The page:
December 15, 2016
Review #885: Purple Rain.
Prince (The Kid), Apollonia Kotero (Apollonia), Morris Day (Morris), Olga Karlatos (Mother), Clarence Williams III (Francis L), Jerome Benton (Jerome), Billy Sparks (Billy), Jill Jones (Jill), Dez Dickerson (Dez), Wendy Melvoin (Wendy), and Lisa Coleman (Lisa) Directed by Albert Magnoli.
Purple Rain is certainly an interesting movie, that is for sure. It's not campy, but it isn't entirely a drama. This was the film debut of Prince, in a movie that has semblances of autobiography but is more about showcasing his talents, with songs such as "Let's Go Crazy" and "Purple Rain", naturally. The film does have some sort of plot, though the way the tone can simply just go wild is certainly interesting. There's a line between laughing on purpose and laughing without regard to what's going on...this is a movie where the lines become a bit blurred. One scene you could have the main lead tricking someone into diving into a cold lake and leaving them there (briefly), and another scene you can have him bump his rival with his motorcycle. Trying to figure the movie out is like trying to remember the lyrics of a song...played in reverse. The characters are about as strangely constructed as the film is, but they certainly are interesting, even if there is no real sort of emotional depth to anything other than the songs (for the most part). Day (as the de facto villain) is pretty enjoyable, however. His expressions and the way he conducts this character (oozing with sleaze) is pretty enjoyable. Even a scene mimicking "Who's on First" with Day and Benton is pretty funny. Kotero and Prince have some sort of chemistry (with a romance that literally develops overnight), though they certainly fit with the movie. There is a strange charisma to everything that keeps you watching a movie that isn't quite as vain as it could have been. It's like fast food that is admittedly a bit wrought with sauce but is still enjoyable. The songs are certainly a treat, with Prince and The Time both having some riveting tunes. It's not a terrible film, nor a good one, but it is a fairly watchable and engaging movie. You want a movie of the time? A movie that makes you want to listen to the album? Or something that is just something on its own. It's not the kind of film worthy to picked on by film "analysts", but it is the kind of movie to sit back and talk on.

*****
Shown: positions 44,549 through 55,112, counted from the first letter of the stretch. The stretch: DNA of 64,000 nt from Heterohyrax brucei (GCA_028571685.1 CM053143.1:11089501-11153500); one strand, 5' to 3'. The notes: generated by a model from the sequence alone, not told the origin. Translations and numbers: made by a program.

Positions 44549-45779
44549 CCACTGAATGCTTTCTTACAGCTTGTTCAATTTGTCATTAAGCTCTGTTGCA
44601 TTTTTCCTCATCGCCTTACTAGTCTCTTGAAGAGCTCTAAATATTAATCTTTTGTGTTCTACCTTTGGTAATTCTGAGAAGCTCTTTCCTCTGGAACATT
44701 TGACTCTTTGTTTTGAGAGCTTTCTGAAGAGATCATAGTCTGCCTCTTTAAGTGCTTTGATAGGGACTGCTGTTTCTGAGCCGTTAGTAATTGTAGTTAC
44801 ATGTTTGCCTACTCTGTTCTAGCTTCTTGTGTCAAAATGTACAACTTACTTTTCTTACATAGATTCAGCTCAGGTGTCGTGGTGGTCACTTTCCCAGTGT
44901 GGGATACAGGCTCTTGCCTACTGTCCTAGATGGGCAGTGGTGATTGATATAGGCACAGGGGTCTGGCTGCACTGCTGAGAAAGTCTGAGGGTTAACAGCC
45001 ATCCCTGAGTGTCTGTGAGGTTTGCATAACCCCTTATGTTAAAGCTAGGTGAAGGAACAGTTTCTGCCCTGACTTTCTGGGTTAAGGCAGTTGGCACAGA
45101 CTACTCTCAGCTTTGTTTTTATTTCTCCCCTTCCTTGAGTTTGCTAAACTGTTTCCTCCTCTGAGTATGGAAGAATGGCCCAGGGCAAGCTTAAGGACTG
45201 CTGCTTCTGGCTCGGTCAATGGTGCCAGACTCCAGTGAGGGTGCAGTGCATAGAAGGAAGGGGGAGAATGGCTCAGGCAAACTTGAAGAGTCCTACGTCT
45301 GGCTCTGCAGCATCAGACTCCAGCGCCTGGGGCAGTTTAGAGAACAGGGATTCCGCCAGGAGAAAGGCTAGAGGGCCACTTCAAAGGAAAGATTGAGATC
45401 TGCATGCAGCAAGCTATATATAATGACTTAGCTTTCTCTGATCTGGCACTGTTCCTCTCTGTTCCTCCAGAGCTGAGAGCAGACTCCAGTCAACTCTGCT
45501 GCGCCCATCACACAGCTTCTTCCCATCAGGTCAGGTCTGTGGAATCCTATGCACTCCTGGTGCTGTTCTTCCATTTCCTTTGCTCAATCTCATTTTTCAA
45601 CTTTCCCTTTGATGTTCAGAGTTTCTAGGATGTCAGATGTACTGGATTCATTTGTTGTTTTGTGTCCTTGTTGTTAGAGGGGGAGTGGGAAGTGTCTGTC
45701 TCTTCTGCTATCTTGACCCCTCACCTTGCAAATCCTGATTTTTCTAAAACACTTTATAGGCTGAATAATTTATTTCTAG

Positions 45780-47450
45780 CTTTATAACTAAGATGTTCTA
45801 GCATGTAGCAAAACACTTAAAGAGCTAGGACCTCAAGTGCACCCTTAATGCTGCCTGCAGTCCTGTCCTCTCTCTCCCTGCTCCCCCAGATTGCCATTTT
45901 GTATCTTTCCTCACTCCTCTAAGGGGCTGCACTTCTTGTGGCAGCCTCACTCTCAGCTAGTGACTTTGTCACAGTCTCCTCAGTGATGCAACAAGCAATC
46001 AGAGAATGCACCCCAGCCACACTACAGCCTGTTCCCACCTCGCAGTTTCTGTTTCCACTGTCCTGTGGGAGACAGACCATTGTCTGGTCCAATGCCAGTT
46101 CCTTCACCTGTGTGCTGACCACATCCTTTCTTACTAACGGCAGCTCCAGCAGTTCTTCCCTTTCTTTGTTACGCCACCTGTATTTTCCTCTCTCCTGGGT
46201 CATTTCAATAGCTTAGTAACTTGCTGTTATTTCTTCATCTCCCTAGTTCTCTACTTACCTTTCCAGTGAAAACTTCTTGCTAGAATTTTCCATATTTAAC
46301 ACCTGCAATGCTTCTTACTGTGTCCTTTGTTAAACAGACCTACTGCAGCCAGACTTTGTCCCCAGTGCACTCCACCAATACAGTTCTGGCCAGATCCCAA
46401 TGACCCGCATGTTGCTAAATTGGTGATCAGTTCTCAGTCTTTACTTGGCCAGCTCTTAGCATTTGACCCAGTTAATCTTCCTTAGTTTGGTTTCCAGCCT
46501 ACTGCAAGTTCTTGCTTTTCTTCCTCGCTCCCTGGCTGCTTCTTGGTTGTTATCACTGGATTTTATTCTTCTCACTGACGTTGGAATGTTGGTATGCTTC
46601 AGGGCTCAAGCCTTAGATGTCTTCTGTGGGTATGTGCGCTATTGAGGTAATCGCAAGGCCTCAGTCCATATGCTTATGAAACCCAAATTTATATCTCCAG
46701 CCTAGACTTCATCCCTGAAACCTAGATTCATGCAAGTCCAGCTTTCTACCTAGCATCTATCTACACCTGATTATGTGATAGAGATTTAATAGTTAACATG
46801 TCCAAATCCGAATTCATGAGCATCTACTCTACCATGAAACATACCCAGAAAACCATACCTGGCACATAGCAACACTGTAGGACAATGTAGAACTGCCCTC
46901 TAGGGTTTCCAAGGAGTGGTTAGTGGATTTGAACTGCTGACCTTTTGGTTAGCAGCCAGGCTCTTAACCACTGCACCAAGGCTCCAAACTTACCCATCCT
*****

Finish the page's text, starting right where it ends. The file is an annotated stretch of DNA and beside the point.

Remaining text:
Overall, I give it 7 out of 10 stars.